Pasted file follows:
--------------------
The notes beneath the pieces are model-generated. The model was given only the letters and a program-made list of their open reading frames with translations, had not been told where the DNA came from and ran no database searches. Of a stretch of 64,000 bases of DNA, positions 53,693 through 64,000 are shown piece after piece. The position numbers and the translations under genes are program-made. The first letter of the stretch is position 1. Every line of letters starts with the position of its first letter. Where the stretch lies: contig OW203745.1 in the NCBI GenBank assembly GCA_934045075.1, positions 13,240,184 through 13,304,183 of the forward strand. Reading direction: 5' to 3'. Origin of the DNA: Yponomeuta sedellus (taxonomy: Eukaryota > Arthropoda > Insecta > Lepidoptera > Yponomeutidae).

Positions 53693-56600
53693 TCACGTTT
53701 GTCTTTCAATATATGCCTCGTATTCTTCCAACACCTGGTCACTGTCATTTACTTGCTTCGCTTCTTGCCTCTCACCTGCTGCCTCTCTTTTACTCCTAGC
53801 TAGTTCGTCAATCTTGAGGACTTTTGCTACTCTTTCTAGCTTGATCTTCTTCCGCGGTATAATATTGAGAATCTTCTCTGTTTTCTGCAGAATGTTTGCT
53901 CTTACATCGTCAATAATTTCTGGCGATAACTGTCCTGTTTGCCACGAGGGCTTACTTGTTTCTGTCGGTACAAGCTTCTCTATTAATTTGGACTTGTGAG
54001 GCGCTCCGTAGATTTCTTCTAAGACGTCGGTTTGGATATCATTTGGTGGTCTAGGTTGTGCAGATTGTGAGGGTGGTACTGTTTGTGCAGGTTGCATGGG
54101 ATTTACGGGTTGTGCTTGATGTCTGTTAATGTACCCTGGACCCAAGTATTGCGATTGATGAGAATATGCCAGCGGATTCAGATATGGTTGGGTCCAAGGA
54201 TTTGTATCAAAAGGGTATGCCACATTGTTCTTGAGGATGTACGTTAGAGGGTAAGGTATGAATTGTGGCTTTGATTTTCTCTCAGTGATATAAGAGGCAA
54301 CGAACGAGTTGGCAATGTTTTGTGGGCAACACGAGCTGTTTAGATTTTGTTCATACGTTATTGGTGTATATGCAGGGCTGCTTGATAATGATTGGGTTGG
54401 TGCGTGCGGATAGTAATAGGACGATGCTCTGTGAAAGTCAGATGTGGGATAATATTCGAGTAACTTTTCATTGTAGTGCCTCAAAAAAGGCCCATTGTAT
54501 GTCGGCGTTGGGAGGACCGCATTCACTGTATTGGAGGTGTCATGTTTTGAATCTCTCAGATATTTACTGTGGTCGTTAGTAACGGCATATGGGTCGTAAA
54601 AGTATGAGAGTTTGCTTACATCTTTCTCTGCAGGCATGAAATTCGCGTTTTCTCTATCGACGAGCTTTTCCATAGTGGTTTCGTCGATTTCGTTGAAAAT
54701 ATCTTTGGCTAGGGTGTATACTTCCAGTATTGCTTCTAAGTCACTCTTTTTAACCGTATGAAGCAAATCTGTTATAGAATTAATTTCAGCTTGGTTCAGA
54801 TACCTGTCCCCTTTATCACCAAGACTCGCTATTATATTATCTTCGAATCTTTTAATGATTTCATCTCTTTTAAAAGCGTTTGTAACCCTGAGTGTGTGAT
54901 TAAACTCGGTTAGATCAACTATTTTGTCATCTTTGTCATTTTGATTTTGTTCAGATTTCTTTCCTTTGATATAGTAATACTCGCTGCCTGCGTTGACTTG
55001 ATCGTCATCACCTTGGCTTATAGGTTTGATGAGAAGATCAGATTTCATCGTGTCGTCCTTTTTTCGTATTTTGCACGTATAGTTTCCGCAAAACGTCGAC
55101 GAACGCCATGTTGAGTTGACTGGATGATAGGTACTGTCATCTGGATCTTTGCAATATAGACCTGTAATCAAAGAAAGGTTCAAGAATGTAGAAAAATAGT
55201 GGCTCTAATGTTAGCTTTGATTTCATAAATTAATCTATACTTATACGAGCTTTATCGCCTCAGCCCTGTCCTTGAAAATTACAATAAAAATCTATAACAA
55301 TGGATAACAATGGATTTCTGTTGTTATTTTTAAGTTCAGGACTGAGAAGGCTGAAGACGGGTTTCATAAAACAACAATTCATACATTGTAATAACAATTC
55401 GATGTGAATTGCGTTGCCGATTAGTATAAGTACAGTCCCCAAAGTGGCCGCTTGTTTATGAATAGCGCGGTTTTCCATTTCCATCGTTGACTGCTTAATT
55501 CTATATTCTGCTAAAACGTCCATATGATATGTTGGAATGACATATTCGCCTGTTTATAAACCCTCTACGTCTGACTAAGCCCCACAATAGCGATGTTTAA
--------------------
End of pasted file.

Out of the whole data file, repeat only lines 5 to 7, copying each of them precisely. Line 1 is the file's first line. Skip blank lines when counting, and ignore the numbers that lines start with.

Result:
53801 TAGTTCGTCAATCTTGAGGACTTTTGCTACTCTTTCTAGCTTGATCTTCTTCCGCGGTATAATATTGAGAATCTTCTCTGTTTTCTGCAGAATGTTTGCT
53901 CTTACATCGTCAATAATTTCTGGCGATAACTGTCCTGTTTGCCACGAGGGCTTACTTGTTTCTGTCGGTACAAGCTTCTCTATTAATTTGGACTTGTGAG
54001 GCGCTCCGTAGATTTCTTCTAAGACGTCGGTTTGGATATCATTTGGTGGTCTAGGTTGTGCAGATTGTGAGGGTGGTACTGTTTGTGCAGGTTGCATGGG